PSA: The New Hallyu Visa Is Every K-Fan’s Ticket to Staying Longer in South Korea
You must plan to stay longer than 90 days to be included in the program.
by Ina Louise Manto | January 21, 2022
From cafe hopping and visiting drama filming locations to going on a K-pop pilgrimage and hoarding skincare, South Korea is a dream travel destination especially for fans of its culture and entertainment industry. Admit it – at some point, one of your deepest dreams included packing your bags and booking a one-way ticket to Seoul, and trying to ~actually~ live there. That could be possible in the near future, especially with the new Hallyu visa.
What is Hallyu?
Unless you’re living under a rock, Hallyu or the Korean Wave has taken the globe by storm over the past decade, whether it’s through music, entertainment, or culture. It’s been around since the 1990s and has gotten bigger in the mid-2000s; remember all the Pinoy dubbed Korean dramas and us dancing to Wonder Girls’ Nobody or PSY’s Oppa Gangnam Style on every occasion?
The phenomenon got even bigger during the pandemic, where non-fans turned into stans: from hours of streaming their new favorite K-pop group, collecting photocards as self-care, and binging swoon-worthy K-dramas and movies while craving their delectable food in between.
As a response to the world’s growing appreciation and interest in Korean culture, the Hallyu visa was conceptualized, as shared in an article by The Korea Herald.
How does the Hallyu visa work?
“The Justice Ministry has been pushing for the Hallyu visa program on the back of soaring demand for education on Korea’s cultural content, to add further momentum to the Korean Wave and support the pandemic-hit local culture and music industry,” an official told The Korea Herald.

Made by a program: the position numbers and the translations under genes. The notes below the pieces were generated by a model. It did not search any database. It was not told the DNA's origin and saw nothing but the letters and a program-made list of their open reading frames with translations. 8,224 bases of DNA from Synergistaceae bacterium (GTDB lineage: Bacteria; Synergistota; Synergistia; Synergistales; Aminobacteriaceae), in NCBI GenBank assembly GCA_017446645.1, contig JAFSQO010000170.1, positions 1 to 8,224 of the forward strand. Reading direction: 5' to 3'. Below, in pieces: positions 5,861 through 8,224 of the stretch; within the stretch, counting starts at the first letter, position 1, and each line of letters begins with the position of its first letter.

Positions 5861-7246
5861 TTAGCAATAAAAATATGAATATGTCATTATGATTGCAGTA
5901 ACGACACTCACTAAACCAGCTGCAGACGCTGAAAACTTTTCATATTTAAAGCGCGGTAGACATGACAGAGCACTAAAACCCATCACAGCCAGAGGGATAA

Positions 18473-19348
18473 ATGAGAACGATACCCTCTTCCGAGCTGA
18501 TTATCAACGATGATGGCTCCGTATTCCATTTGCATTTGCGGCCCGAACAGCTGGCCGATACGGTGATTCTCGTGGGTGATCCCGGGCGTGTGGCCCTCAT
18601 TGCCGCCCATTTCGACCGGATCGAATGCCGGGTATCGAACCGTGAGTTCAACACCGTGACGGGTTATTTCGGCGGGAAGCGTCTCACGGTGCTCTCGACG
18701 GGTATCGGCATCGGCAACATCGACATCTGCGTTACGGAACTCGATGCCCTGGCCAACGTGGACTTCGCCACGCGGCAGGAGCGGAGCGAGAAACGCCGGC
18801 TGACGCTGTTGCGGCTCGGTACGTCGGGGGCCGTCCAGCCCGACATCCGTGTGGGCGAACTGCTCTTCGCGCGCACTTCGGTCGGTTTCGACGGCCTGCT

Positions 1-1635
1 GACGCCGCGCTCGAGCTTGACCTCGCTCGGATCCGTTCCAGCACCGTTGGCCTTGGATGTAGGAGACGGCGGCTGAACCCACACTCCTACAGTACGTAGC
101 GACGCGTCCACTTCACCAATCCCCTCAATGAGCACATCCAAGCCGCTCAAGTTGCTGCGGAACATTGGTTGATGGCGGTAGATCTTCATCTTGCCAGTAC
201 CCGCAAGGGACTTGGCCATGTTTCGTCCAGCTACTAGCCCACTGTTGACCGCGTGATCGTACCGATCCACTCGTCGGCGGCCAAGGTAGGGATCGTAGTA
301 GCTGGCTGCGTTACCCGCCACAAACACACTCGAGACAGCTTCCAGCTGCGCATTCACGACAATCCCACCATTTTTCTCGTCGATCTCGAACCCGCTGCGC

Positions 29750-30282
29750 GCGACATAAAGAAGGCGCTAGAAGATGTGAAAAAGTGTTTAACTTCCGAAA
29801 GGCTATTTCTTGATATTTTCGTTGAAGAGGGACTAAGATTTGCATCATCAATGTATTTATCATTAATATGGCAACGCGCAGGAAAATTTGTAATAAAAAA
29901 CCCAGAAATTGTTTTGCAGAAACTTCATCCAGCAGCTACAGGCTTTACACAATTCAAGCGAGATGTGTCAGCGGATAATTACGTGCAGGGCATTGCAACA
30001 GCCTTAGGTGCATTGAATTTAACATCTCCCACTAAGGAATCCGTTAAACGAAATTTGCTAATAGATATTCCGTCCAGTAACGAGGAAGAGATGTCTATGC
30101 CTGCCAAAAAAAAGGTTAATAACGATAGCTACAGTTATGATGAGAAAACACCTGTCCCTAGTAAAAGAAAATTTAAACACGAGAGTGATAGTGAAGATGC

The Hallyu visa is a new program designed to support the entry of foreigners who are eager to learn about the Korean culture and entertainment industry. To be eligible, an individual must plan to stay for more than 90 days and enroll in entertainment-related education.
According to the article, further details about the program will be confirmed in the first half of the year, including the maximum length of stay and its requirements. But don’t get too excited just yet – the implementation of the program is still dependent on the pandemic situation.
The official also shared that the Philippines is where many of the current E-6 or artist and entertainer visa holders are from.
As of writing, South Korea is only open to Korean Nationals, holders of diplomat visas, government official visas, agreement visas, ABTC, APEC CARD, long-term visas of more than 90 days, overseas Korean visa, and refugee travel document holders, and foreigners re-entering the country after obtaining a re-entry permit when leaving the country after June 1, 2020.